Cases headed for the shipping docks are printed with the store number and department by ink-jet printers. This information is used by truck loaders to correctly load trailers that will contain goods moving to more than one store. Cases are then sent to the shipping sorter, which diverts them to the appropriate shipping lines. Packages move down from the mezzanine level to the shipping docks on gravity-controlled conveyors designed to extend into trucks to speed truck loading. The conveyor system is engineered to recirculate cases on the shipping side if workers are not able to keep up with the amount of cases flowing to them, and thus prevent the overhead conveyor from becoming blocked. An indicator light adjacent to a particular gravity-fed conveyor comes on if the conveyor is fully loaded with cases. This allows a manager to reposition workers and eliminate the bottleneck.
The speed with which cases move through the facility is impressive. If the cases are not diverted to value-added processing, they move through the facility in seven minutes.
Not all cases flow through the facility in the manner described above. Saks has a sophisticated inbound auditing process. Audited cases are diverted to an audit area. For some suppliers, 40 percent of inbound cases are audited. If there is no ASN associated with a shipment, Saks will scan each piece of merchandise. For suppliers with excellent reliability, few, if any, inbound goods need to be audited. The audit logic is contained in an add-on module to the WMS solution that was built with detailed input from Saks.
Certain products require Value-Added Services (VAS) and they are also diverted to a special area. VAS tasks include price ticketing, putting security devices on expensive goods and shipping some apparel on hangers. At the Steele DC, diverted product is processed and then reintroduced onto the conveyor system.
Flow-through's greatest advantage is labor savings. At the Steele facility, the combination of common systems, material-handling equipment and flow-through processes allows 45,000 cases/shift to be processed. In the past, a facility with the same square footage could process 15,000 cases/shift at best. The labor cost per carton has since dropped dramatically for Saks. The cost of handling a carton is $0.14 when it arrives as part of an ASN shipment, but $1.40 for cases shipped without ASNs. The initial projection was that the payback period would be three years. Subsequent analysis showed that the project actually had a payback of 18 months.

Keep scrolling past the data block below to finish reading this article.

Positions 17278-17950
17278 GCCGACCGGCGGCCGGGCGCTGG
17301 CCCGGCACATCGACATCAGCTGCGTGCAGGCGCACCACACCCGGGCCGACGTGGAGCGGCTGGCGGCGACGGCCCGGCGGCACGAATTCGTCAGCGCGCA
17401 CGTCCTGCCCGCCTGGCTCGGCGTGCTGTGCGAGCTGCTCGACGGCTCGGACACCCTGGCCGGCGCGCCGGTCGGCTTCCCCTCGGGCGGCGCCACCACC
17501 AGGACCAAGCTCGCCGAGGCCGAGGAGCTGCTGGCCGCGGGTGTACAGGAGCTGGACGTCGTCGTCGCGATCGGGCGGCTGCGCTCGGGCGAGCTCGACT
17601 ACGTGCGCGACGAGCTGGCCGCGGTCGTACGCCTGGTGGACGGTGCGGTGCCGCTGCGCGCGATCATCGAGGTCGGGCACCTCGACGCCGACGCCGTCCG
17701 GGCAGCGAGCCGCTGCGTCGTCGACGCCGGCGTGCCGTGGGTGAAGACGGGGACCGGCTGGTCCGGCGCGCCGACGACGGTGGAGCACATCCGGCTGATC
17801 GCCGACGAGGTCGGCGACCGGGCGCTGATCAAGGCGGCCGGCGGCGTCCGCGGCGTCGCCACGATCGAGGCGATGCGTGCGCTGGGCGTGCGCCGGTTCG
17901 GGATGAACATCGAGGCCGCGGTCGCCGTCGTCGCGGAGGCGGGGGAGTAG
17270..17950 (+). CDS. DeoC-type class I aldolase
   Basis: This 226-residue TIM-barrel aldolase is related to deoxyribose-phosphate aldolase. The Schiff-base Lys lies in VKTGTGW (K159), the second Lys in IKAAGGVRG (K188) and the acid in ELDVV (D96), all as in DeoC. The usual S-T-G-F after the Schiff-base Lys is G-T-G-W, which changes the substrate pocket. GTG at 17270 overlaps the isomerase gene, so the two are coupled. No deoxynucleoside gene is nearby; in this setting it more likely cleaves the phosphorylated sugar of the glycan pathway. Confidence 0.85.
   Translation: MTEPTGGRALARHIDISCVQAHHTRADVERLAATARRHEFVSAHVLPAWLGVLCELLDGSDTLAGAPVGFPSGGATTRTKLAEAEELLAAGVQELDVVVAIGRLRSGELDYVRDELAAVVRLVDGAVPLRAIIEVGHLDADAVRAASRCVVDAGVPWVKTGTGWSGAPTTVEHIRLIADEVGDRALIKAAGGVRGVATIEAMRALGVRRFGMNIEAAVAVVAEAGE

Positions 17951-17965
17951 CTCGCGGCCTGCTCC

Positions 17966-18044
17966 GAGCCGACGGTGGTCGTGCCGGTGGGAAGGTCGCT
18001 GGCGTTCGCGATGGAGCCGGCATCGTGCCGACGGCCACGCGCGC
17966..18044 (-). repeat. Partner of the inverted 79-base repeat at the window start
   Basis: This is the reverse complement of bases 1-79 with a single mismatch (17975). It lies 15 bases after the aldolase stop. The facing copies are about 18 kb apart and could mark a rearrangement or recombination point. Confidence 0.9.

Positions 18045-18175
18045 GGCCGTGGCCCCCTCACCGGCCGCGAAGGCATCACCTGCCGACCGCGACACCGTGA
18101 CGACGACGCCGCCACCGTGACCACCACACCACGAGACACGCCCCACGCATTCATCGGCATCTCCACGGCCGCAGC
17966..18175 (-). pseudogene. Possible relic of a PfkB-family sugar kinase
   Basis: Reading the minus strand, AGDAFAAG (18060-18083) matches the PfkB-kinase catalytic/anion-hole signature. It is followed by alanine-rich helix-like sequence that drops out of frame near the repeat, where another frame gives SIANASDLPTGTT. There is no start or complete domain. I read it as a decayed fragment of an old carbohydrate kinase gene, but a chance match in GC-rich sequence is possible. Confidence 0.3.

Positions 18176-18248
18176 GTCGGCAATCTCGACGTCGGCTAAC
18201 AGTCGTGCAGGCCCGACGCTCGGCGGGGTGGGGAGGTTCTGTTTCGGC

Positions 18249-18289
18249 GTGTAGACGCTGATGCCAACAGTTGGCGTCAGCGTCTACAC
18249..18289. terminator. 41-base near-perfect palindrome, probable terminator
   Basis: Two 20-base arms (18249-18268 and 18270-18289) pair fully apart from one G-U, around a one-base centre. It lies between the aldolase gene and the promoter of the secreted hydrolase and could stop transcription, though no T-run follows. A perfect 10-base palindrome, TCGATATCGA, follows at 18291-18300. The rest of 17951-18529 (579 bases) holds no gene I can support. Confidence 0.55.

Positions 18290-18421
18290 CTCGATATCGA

Labor savings are partially the result of better capacity planning and smoother labor utilization. Flow-through, as practiced by Saks, resembles Theory of Constraint (TOC) processes used in manufacturing operations. A human planner can enable a steady flow of work by visually monitoring activity and by scheduling the unloading process to maintain a steady beat of activity. If the VAS area is busy, for example, a trailer that has a high percentage of ASNs can be unloaded, which means less work for the VAS processors.
The planner indicates which trailer moves to which inbound dock by making a selection in the Yard Management System (YMS). The YMS's alerting capabilities aid labor productivity. If an inbound dock is open for more than five minutes, a manager is alerted on a pager. Similarly, if a truck will arrive late to a yard, managers are alerted. Prior to the implementation of the YMS, turn time was 10 to 12 min. The YMS solution reduced it to seven minutes or less.
Flow-through took two days out of the Saks' supply chain, while increasing its ability to flex deliveries to the stores. It can ship as often as warranted, based on volume. For its larger stores, in peak season, this means twice daily. The service standard, even for VAS merchandise, is to receive goods and ship them out within a four-hour window. Saks' flow-through system has also increased store replenishment accuracy. Each time they increase the percentage of goods moving via flow-through, replenishment accuracy is also increased. The value of flow-through is greatly increased by procurement programs that emphasize more frequent, smaller buys that better reflect consumer demand. If retailers do not have "open-to-buy" programs in place, they will not gain the full advantages of flow-through.
Saks' new flow-through DC operation at Steele represents an example of what can be done to solve distribution challenges, when innovative planning and engineering, state-of-the-art material-handling systems, IT interfacing and overall turnkey system integration are brought together and flawlessly orchestrated.
This case study is an adaptation of an ARC Advisory Group brief titled Mastering Flow-Through.
|More information is available:|
|Siemens Logistics and Assembly Systems Inc., 616/913-7287. www.usa.siemens.com/logisticsassembly.|
|IBM Global Services, 888/839-9289. www-1.ibm.com/services/us/ index.wss.|